Accessed January 5, 2018 Peters, K.E., 1986, Guidelines for evaluating petroleum source rock using programmed pyrolysis: American Association of Petroleum Geologists Bulletin, v. 70, p. 318-329.
Copyright 2018, Unconventional Resources Technology Conference (URTeC) This paper was prepared for presentation at the Unconventional Resources Technology Conference held in Houston, Texas, USA, 23-25 July 2018. The URTeC Technical Program Committee accepted this presentation on the basis of information contained in an abstract submitted by the author(s). The contents of this paper have not been reviewed by URTeC and URTeC does not warrant the accuracy, reliability, or timeliness of any information herein. All information is the responsibility of, and, is subject to corrections by the author(s). Any person or entity that relies on any information obtained from this paper does so at their own risk. The information herein does not necessarily reflect any position of URTeC. Any reproduction, distribution, or storage of any part of this paper by anyone other than the author without the written consent of URTeC is prohibited. Abstract Standard seismic/ acoustic log Pp prediction techniques developed for young sediments in offshore basins are not very effective in unconventional reservoirs. The age and lithification of shale reservoirs, the variability in lithology, and different overpressure generation mechanisms and basin histories all lead to poor quality predictions using standard Eaton or Bowers methods. But Pp prediction remains important in unconventional reservoirs due to the correlation between overpressured areas and productivity, and the correlations between thermal maturity and pore pressure. We have developed a method that extends the theoretical basis of the Eaton and Bowers methods to the geologic and basin history conditions of unconventional reservoirs. The method has been developed using standard log suite along with dipole acoustic logs.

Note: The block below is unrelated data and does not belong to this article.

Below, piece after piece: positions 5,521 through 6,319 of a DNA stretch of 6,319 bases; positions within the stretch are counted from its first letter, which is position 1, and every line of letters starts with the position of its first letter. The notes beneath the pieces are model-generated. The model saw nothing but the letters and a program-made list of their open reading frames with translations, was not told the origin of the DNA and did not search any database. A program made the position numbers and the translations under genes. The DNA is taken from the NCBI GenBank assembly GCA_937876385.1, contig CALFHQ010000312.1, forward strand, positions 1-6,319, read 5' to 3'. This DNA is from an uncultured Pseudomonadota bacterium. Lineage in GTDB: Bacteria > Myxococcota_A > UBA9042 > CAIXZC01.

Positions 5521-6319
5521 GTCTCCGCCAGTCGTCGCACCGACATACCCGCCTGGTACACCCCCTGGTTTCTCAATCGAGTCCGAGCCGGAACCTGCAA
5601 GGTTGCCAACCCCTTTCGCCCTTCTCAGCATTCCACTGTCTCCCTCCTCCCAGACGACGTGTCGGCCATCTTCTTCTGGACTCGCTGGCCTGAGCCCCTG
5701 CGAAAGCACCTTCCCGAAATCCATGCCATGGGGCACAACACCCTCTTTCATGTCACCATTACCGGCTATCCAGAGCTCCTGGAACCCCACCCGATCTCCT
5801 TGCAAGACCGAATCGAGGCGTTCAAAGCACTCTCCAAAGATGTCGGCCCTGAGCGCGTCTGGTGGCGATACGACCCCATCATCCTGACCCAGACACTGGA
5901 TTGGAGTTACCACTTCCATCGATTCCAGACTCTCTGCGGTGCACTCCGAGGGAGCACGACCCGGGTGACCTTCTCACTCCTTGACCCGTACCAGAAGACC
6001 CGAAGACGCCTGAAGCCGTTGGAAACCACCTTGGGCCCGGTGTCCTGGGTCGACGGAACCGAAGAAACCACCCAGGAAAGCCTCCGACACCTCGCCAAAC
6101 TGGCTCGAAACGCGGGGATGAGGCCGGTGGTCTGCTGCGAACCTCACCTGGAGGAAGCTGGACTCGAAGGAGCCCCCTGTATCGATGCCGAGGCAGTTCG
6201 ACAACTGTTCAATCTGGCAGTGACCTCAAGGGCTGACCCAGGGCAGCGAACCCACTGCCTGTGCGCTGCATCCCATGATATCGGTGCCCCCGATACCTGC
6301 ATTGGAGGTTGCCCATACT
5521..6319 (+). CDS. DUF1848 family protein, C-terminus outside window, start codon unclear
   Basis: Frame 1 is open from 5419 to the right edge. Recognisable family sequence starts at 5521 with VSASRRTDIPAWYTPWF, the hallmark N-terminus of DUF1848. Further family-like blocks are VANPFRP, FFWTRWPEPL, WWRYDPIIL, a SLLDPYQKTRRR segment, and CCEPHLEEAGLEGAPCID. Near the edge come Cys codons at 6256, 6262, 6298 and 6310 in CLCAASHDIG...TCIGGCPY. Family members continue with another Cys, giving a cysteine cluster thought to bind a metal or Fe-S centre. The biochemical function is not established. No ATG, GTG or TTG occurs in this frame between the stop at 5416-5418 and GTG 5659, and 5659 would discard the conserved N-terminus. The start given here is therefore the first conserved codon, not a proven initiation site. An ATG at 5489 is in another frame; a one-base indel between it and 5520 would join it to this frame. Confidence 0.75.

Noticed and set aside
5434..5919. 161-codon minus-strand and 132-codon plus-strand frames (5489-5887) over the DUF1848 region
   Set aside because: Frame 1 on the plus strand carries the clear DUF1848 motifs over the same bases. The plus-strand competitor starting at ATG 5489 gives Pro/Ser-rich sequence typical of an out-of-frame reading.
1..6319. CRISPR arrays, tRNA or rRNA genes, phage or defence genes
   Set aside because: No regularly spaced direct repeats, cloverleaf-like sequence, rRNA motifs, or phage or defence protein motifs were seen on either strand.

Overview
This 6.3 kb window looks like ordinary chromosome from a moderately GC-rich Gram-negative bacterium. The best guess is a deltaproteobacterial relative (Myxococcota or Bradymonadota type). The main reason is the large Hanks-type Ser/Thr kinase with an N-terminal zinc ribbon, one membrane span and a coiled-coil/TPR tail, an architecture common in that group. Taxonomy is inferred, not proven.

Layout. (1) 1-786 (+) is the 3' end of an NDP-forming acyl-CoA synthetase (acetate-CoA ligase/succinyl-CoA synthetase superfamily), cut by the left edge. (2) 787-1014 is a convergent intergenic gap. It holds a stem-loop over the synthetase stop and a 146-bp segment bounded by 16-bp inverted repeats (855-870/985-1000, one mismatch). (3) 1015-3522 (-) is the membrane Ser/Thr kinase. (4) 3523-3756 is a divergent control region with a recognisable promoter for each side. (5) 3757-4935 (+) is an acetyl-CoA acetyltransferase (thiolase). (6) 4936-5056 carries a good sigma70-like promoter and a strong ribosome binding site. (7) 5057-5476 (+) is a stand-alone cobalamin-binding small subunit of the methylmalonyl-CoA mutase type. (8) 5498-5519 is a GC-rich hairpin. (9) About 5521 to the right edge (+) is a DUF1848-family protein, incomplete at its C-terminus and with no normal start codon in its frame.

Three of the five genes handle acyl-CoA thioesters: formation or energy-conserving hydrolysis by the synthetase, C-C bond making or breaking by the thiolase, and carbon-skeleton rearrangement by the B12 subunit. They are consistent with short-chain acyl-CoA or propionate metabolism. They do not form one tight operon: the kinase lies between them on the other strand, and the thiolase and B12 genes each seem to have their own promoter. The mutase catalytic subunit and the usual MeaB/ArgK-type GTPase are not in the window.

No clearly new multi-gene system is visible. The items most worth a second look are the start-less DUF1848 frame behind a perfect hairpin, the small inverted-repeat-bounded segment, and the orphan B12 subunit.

This paper highlights the use of integrated project management techniques, as well as innovative drilling fluids technology, to safely achieve drilling objectives on a frontier exploratory, ultra-deepwater project offshore Uruguay. Drilling in a frontier offshore area adds layers of complexity due to inherent uncertainties and risks associated with these types of operations. The use of project management techniques, combined with application of novel drilling fluids technologies, served to mitigate and reduce project risks. Preparation for this well included regulatory review and HSE compliance procedures, facilities and logistics planning, the operator's understanding of the well complexities, selection of experts for each aspect of the operation, and contingency planning to include displacement and emergency disconnect. A thorough and comprehensive readiness review, coupled with communications processes, reinforced the project management loop. Critical path management and efficiencies of drilling operations dictated managing the logistics of mixing large volumes of drilling fluid at multiple locations. The well design program considered the possibility of encountering extreme sediment compaction arising from mass transport complexes (MTC) in the riserless interval. MTCs are a recognized geologic phenomenon and are typically avoided when drilling in deepwater areas of the world.